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Lecture 21

BIOSC 0160 Lecture 21: Biology 2 Lecture 3.4: Population Ecology
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Department
Biological Sciences
Course
BIOSC 0160
Professor
Nilson
Semester
Spring

Description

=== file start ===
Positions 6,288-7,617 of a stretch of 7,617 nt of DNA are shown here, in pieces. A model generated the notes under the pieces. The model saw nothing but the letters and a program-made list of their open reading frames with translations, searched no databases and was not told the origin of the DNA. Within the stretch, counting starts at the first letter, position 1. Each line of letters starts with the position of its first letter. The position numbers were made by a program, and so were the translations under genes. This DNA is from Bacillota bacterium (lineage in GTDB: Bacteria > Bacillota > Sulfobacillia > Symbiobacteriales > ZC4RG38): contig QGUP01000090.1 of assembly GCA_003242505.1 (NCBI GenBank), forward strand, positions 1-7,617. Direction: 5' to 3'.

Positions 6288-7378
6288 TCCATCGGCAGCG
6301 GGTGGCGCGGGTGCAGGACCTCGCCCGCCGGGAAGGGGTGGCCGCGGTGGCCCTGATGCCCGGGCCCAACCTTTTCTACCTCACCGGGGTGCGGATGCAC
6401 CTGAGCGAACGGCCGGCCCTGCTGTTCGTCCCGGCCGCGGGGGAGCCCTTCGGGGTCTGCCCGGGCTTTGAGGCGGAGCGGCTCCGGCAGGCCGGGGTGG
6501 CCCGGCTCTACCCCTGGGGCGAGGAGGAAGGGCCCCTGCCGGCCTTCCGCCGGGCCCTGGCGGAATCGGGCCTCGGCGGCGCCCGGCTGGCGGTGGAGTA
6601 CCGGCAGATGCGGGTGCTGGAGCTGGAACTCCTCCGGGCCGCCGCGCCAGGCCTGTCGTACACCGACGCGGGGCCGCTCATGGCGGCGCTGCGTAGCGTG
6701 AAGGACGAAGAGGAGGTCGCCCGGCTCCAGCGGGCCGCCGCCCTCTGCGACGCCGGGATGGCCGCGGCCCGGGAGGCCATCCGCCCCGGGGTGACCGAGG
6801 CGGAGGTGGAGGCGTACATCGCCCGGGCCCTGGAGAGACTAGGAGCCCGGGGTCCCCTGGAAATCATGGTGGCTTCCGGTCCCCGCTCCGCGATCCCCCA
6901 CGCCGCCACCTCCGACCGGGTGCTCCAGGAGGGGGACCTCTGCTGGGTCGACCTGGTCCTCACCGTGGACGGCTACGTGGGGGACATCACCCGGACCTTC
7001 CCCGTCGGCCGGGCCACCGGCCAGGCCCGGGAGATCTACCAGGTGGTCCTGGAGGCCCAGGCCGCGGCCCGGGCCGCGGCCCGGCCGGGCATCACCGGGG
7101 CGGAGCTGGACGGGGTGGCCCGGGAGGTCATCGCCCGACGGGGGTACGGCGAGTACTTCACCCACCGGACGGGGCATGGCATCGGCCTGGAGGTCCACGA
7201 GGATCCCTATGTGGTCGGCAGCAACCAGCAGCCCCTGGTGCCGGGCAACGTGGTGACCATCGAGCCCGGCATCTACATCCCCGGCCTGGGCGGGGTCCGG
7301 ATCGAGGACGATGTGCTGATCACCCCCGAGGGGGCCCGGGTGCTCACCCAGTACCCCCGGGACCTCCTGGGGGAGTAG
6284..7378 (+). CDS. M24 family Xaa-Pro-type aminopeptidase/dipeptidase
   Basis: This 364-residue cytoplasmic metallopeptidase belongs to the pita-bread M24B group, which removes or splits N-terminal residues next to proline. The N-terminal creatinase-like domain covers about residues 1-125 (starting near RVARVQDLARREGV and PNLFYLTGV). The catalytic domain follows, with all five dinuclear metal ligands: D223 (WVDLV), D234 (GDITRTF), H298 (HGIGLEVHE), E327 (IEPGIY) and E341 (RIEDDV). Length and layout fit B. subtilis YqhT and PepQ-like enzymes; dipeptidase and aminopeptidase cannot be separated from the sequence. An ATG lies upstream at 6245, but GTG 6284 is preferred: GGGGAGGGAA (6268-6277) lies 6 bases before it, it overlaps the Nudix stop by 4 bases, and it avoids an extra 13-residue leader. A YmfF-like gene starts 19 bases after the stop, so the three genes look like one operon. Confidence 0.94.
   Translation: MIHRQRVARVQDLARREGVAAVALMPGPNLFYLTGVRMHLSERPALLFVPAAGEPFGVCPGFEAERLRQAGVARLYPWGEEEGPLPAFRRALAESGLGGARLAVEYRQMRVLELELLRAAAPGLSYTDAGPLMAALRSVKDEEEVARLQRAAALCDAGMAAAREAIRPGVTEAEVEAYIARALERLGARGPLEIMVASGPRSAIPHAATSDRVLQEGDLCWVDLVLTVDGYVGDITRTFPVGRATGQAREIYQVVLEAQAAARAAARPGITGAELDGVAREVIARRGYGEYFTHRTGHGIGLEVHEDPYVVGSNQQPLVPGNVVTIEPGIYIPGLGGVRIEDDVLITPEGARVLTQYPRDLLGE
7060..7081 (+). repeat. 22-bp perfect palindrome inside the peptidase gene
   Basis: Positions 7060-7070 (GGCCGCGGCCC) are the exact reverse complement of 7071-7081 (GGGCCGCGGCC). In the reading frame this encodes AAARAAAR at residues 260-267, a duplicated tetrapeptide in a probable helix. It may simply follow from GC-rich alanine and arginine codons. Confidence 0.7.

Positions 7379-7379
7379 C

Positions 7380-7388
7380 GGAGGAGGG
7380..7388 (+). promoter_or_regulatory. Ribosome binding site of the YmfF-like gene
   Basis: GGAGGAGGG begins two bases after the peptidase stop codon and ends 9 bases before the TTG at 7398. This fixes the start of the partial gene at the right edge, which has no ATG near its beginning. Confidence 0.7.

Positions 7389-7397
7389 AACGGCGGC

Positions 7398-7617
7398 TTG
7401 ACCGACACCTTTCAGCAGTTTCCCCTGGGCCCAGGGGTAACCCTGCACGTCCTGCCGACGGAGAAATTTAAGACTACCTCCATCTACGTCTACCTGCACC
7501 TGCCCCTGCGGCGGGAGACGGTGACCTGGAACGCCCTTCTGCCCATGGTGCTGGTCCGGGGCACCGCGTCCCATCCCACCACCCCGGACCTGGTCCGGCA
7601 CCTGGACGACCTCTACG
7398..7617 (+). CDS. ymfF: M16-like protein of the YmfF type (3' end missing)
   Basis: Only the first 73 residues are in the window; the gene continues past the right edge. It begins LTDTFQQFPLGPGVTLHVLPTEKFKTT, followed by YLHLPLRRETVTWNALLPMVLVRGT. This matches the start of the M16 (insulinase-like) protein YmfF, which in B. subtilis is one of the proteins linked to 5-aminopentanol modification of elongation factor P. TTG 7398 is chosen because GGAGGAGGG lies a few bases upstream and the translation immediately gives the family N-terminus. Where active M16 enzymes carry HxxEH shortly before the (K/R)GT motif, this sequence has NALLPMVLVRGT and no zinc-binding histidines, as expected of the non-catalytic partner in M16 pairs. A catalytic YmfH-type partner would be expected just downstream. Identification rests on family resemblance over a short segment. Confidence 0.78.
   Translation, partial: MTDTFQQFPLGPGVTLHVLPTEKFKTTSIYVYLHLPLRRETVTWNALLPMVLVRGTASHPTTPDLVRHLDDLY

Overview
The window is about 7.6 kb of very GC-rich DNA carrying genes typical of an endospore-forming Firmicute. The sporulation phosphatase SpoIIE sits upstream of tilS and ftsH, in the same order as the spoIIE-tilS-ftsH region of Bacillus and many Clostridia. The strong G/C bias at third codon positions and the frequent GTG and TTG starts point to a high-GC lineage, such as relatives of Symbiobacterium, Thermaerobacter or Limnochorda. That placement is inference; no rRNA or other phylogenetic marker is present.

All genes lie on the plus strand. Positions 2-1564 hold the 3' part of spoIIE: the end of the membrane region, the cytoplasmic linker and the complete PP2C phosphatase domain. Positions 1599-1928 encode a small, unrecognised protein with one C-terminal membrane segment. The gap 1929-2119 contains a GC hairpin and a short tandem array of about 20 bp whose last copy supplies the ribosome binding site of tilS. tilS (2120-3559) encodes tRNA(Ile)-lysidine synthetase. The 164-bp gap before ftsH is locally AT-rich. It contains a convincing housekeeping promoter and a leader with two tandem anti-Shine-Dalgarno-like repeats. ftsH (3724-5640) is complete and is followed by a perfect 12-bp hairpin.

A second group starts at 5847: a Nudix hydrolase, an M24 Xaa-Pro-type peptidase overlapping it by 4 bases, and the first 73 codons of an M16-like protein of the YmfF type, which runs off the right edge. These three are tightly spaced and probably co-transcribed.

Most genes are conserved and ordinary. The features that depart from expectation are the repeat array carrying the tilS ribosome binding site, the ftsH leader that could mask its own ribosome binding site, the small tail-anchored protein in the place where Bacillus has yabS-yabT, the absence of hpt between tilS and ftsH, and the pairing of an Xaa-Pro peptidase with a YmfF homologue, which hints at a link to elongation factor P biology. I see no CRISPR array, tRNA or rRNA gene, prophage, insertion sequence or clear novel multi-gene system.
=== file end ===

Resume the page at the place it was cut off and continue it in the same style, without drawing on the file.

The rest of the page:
Biology Week 14 4416 Lecture 3.3 (cont.) Abiotic factors: literally nonliving components of the environment climate, air, water, non living parts of the soil Biotic factors: living components of the environment interactions with other organisms Historical constraints: geological eventsfeatures (glaciation, mountains and rivers, volcanic activity, shifting land masses) o Ex. Wallace Line Biogeography: the study of how organisms are distributed geographically Exotic species: species that are not native but introduced by humans o When exotic species spread, they become invasive o Phenology: the timing of life cycles events during the year (abiotic factors) Migration Hibernation Emergence Flowering Dropping leaves Getting the timing right is important for survival and reproduction (because often involves linking to the timing of other organisms, ex. Food, pollinators) Aquatic biomes o Characterized by Salinity Water Water flow Nutrient availability o Oceans High salinity and range of depths Intertidal zone: exposed to air at low tide, submerged at high tide Neritic zone: shallow part of ocean, before continental shelf Benthic zone: lowest level of ocean that includes the sediment layer Phytoplankton: photosynthetic microorganism, basis of marine life Aphotic: not light; photic: light Upwelling: wind blows top surface of the water, water from bottom that is nutrient rich is brought to the waters surface o Lakes Characterized by low flow and a range of sizes Littoral zone: shallow waters along the shore Limnetic zone: offshore water column Benthic zone: lowest level of lake that includes the sediment layer Nutrients are brought to surface by turnover: ice is less dense than liquid water, liquid water is most dense at 4 degrees Celsius; As the ice melts, surface water reaches a temperature of 4 degrees and sinks, bringing nutrient rich water up
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